Canadian Pacific Line’s Empress of Ireland was launched on 27 January 1906 at Glasgow’s Fairfield Shipbuilding and Engineering.
The 14,191-ton Empress of Ireland was 548 feet long with a beam of 65 feet. The twin-screw liner featured two masts and a pair of funnels. She had a rated service speed of 19 knots and offered accommodations for 310 first-class, 470 second-class and 770 third-class passengers.
A New Player Emerges
Empress of Ireland and her sister ship, Empress of Britain (1906), were important vessels and, for a country long overshadowed by the US and UK, the pride of Canada. The liners marked Canadian Pacific’s emergence from a company best known for its transcontinental railway and coastal steamers into a major player on the North Atlantic.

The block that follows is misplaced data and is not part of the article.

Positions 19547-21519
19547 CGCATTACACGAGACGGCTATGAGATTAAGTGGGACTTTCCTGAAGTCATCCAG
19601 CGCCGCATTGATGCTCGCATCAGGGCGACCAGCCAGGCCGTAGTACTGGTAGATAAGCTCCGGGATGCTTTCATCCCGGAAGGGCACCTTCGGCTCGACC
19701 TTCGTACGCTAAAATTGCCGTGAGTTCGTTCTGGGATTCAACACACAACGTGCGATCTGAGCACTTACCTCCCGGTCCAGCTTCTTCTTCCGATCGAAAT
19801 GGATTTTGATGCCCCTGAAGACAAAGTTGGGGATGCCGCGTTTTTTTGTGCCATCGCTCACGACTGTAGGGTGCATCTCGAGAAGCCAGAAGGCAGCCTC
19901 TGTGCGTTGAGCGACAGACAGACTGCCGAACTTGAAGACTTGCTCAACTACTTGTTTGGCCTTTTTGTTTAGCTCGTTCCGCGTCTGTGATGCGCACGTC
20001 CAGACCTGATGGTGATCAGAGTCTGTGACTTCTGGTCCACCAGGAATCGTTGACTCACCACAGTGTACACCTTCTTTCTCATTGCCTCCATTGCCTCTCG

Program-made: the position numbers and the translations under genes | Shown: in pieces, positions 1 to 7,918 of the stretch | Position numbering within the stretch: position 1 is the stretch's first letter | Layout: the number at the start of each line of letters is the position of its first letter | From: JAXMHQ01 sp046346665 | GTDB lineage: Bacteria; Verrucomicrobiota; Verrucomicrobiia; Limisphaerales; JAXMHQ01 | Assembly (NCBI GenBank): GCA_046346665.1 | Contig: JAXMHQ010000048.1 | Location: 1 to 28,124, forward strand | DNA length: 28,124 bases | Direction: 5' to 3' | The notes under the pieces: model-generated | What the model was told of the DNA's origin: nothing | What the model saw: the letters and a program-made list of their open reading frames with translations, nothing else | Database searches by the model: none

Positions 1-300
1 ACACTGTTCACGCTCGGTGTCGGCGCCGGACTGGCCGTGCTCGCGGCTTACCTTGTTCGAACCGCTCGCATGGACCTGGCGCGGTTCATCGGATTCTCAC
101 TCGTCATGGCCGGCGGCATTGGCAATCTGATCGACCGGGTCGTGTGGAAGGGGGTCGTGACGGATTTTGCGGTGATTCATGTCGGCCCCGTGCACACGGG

The new ships were the first passenger liners to be built specifically for Canadian Pacific Line’s growing emigrant trade from Liverpool to Canada. The Empresses provided weekly service from Liverpool, starting in May and June 1906. Large, fast and comfortable, they soon became very popular and keen rivals to Cunard and White Star liners serving Canadian ports.
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